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Audit exposes construction-bidding flaw in charter school law

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The Lehigh Valley Charter High School for the Arts in Bethlehem. (Contributed photo)
The Lehigh Valley Charter High School for the Arts in Bethlehem. (Contributed photo)

A 29-page audit report released Tuesday reveals that a legal glitch could allow state charter schools to avoid public bidding requirements on construction projects.

In a news release, State Auditor Eugene DePasquale shared the results of an audit for the Lehigh Valley Charter High School for the Arts in Bethlehem. The audit showed that the construction contracting and bidding process for the $25 million project was not legally subject to the public bidding requirements under the state’s charter school law. That’s because the school completed the construction project under the name of the charter school’s foundation and not the charter school itself.

However, a top official at the charter school said it did follow a competitive bidding process for building the school, which opened in 2015.

“We requested four bids, we received three bids,” said Diane LaBelle, executive director and CEO of Lehigh Valley Charter High School for the Arts.

Bucks Development and Contracting of Bethlehem was the firm that built the school. The company has since dissolved, LaBelle said.

“The foundation conducted a competitive bidding process in a thorough, transparent manner that complied with Pennsylvania’s Redevelopment Assistance Capital Program grant program,” LaBelle said.

And like a traditional school district, the foundation also complied with the Prevailing Wage Act, the Steel Products Procurement Act, and the Public Works Contractor’s Bond Law during construction of the new school, LaBelle said.

LaBelle said the Lehigh Valley Charter High School for the Arts and the Charter Arts Foundation cooperated fully throughout the audit process, and the auditor general’s office concluded that the school and foundation operated in accordance with the law.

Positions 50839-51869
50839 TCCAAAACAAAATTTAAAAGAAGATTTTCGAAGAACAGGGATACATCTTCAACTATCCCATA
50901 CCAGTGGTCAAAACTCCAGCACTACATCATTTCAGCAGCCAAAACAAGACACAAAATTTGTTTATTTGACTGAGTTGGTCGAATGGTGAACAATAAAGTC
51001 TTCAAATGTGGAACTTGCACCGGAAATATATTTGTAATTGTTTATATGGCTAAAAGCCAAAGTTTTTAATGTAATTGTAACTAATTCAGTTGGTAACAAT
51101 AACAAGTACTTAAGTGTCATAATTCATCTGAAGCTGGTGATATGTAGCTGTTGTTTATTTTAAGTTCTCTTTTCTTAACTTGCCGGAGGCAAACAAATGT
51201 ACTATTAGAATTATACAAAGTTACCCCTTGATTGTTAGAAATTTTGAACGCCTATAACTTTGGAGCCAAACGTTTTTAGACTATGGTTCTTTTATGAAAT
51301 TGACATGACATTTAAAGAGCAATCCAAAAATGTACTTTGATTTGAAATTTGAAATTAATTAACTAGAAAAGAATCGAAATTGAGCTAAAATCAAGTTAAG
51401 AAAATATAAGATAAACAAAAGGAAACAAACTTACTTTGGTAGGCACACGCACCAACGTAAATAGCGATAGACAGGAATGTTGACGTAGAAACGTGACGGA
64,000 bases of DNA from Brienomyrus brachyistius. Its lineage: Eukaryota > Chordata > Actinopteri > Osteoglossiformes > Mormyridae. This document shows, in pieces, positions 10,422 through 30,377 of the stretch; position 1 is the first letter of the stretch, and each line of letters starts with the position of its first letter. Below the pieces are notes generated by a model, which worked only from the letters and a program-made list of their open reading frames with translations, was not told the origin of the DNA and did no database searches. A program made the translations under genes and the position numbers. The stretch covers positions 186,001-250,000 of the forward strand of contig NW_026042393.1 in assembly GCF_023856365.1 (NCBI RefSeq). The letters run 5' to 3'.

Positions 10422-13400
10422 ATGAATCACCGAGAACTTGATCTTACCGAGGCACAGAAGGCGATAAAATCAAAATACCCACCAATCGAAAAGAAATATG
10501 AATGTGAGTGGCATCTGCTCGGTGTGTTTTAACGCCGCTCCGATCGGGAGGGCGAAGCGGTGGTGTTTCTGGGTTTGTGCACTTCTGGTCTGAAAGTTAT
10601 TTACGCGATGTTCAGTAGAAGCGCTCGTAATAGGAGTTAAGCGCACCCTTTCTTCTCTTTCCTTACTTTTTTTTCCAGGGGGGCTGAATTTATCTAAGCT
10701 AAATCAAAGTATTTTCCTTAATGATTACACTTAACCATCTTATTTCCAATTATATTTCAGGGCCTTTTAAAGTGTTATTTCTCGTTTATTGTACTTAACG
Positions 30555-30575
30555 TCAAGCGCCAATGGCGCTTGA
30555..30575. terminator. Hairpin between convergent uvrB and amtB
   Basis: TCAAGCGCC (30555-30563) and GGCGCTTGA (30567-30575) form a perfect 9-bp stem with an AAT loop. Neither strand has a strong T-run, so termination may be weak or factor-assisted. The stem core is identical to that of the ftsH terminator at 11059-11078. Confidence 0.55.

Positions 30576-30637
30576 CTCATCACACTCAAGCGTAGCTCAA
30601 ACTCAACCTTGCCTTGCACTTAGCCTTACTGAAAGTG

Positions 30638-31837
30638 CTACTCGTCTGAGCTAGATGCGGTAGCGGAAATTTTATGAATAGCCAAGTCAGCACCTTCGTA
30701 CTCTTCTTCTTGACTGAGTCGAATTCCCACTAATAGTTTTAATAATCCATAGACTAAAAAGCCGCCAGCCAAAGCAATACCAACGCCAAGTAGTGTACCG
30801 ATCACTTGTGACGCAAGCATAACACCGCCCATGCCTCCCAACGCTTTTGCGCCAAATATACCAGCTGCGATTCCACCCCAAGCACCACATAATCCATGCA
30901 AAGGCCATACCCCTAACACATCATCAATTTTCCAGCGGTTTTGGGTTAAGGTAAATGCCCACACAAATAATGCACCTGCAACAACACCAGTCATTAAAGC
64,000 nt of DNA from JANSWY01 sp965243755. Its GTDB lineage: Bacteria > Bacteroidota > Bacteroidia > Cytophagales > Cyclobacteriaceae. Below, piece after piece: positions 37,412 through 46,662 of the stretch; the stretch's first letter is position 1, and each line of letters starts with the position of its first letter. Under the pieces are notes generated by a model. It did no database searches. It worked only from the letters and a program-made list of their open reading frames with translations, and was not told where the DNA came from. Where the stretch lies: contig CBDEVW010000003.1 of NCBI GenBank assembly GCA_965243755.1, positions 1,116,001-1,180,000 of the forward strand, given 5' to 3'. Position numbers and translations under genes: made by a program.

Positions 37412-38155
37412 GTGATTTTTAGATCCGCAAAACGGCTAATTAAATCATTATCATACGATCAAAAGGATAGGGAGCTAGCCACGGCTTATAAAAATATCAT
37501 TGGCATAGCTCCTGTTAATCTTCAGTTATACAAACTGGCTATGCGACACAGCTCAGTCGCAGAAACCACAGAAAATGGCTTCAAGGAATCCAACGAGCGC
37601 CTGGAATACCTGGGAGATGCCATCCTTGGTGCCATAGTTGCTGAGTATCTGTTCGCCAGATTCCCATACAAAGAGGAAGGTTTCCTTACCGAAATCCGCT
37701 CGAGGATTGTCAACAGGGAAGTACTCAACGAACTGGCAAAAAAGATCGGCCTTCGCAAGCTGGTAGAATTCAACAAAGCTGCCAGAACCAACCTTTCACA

In fact, LaBelle said, the school was following advice from the state Department of Education when it began the process of developing a new building. The agency suggested creating a foundation to raise money.

“A charter school cannot float a bond or go to the taxpayers to raise taxes to build a facility like the traditional public school does when its district wants to construct a new building,” LaBelle said.

The school eventually formed The Charter Arts Foundation to raise the funds for construction. Nearly $10 million of the $25 million funding came from private sources, she said.

That funding included a $6 million capital campaign, which came from private sources.

Other funding for the school came from a $3 million Redevelopment Assistance Capital Program grant and a $1 million Economic Growth Initiative grant, both from the state. In addition, the foundation received an $800,000 Growing Greener grant from the state Department of Community & Economic Development, a $2 million Alternative Clean Energy loan, $4 million in New Market Tax Credits, and a long-term mortgage, she said.

LaBelle agreed with the auditor general that Pennsylvania should update its charter school law.

The audit report covers 2013 to 2017; and includes two findings and six recommendations for improvement at the Lehigh Valley Charter School for the Arts. Auditors found that the charter school did not have the right number of certified staff required by the charter school law.

In addition, the report showed the charter school had weaknesses in its school board meeting minutes, did not comply with the Sunshine Act when it failed to announce the purpose of its executive sessions and may have violated the ethics act. The act requires the board to document when a board member abstains from voting and the reason for an abstention because of a conflict.

According to the report, the charter school implemented new procedures for announcing executive sessions at its April board meeting and plans to take prompt steps to adhere to the ethics act.

DePasquale said his department would share the results of the report with the Senate and House Education committees to request considering legislation that would require foundations and management companies associated with charter schools to be subject to the same public bidding requirements as those of public school entities.

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Brian Pedersen

Brian Pedersen

Reporter Brian Pedersen covers construction, development, warehousing and real estate and keeps you up to date on the changing landscape of our community. He can be reached at brianp@lvb.com or 610-807-9619, ext. 4108. Follow him on Twitter @BrianLehigh and read his blog, “Can You Dig It,” at http://www.lvb.com/section/can-you-dig-it.

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